Publication Date


Date of Final Oral Examination (Defense)


Type of Culminating Activity


Degree Title

Master of Science in Mechanical Engineering


Mechanical and Biomechanical Engineering

Major Advisor

John F. Gardner, Ph.D.


Donald Plumlee, Ph.D.


Yanliang Zhang, Ph.D


Nearly all cooling systems, and an increasing proportion of heating systems, utilize the vapor compression cycle (VCC) to provide and remove heat from conditioned spaces. Even though the application of VCC’s throughout the building environment is ubiquitous, effective and accessible models of the performance of these systems remains elusive. Such models could be important tools for VCC designers, building designers and building energy managers as well as those who are attempting to optimize building energy performance through the use of model-based control systems.

Strides have been made in developing lumped parameter models for VCC’s. In spite of these contributions, widespread accessibility and use of VCC performance models has yet to be achieved. This work addresses one of the barriers in applying VCC performance models, the identification of model parameter values required to make performance models useful and accurate. A steady state spreadsheet-based model has been developed which, when combined with standard test data provided by system manufacturers, allows the modeler to identify the salient heat transfer parameters that govern the behavior of the condensers and the evaporators.

Performance data provided by the system manufacturer was used to determine model parameter values. Data used from the test conditions for the determination of these parameters include the evaporating and condensing pressures, the input power, the cooling rate and the degrees of superheat and subcool. Most importantly, these data allowed for the computation of the effective heat transfer characteristics within the moving boundaries, as opposed to heat transfer values calculated strictly from the geometry. Using an effective heat transfer value allows for the spreadsheet-based model to use a broad spectrum of VCC models despite their potential differences in heat exchanger design conditions, that is not dependent on the number and spacing of fins or other optimization design criteria.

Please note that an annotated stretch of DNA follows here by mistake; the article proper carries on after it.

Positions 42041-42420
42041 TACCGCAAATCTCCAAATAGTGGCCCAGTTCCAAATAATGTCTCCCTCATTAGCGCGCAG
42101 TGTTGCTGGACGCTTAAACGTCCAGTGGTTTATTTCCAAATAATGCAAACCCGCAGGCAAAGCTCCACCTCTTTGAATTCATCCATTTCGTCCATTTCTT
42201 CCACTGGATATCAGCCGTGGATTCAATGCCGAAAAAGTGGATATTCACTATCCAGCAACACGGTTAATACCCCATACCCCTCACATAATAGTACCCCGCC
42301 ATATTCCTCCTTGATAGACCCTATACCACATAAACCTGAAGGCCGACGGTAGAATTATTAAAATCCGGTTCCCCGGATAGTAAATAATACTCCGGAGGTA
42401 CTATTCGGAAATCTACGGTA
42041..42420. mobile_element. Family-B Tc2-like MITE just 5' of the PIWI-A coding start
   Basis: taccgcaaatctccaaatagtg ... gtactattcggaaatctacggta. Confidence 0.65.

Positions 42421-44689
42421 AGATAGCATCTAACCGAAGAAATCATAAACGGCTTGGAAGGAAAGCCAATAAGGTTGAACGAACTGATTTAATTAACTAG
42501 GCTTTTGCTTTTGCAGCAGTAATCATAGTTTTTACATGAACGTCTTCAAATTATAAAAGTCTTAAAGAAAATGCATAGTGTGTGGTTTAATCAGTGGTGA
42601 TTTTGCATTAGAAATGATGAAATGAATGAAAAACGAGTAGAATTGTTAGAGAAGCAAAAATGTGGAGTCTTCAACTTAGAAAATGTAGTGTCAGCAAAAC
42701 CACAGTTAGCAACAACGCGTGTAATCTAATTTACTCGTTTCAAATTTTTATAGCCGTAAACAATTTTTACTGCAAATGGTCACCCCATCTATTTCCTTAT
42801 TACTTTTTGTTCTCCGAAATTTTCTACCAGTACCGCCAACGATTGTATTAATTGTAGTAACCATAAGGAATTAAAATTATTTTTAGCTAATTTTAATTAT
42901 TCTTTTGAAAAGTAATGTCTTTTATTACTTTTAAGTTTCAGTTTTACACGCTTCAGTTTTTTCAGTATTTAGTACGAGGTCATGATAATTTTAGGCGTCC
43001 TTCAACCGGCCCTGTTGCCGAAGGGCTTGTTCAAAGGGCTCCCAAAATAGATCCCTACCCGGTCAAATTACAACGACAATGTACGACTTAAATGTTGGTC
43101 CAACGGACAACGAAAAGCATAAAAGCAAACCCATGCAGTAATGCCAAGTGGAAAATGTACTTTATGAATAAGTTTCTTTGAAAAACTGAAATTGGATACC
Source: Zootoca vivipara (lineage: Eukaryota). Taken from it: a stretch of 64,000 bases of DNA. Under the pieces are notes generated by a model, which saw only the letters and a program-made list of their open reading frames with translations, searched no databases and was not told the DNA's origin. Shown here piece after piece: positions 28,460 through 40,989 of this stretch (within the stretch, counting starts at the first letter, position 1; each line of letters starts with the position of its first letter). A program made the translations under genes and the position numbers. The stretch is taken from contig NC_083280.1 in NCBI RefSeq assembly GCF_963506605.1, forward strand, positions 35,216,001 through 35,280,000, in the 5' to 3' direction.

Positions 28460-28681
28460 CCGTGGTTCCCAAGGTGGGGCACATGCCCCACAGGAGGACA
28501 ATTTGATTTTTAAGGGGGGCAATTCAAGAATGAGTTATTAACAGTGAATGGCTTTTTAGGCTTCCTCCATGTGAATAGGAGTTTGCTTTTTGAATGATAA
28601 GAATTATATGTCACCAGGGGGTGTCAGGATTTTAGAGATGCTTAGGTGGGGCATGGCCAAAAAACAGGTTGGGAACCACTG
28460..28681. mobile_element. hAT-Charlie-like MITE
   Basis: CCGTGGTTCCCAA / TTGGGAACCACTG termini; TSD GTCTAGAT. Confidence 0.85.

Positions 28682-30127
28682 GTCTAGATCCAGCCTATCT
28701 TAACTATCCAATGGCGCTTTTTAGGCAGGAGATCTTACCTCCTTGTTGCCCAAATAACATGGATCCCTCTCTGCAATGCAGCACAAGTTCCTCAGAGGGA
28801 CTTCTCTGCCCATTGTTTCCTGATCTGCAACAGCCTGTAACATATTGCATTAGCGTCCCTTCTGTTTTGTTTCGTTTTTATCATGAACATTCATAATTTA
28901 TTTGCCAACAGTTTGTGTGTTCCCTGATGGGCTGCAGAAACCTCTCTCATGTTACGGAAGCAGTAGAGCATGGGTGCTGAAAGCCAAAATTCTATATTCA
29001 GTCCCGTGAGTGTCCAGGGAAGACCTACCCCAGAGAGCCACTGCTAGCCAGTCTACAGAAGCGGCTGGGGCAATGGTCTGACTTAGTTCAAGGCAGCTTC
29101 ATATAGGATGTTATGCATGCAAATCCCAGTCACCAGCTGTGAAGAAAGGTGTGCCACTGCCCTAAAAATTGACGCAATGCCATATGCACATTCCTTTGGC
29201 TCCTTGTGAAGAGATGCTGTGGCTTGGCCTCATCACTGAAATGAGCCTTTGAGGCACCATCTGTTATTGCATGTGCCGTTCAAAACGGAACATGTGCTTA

To validate the concept, the approach was used to identify parameter values for three different air conditioning units with three different sets of performance specifications. On average the model predicted a heat absorption rate within 1.5% - 3.7% error of what was measured by the manufacturer during testing. This model requires limited sensor information to provide parameters determined under steady state conditions that can be used in a dynamic model to assist in design, control and operation of traditional VCC systems over a range of operating conditions.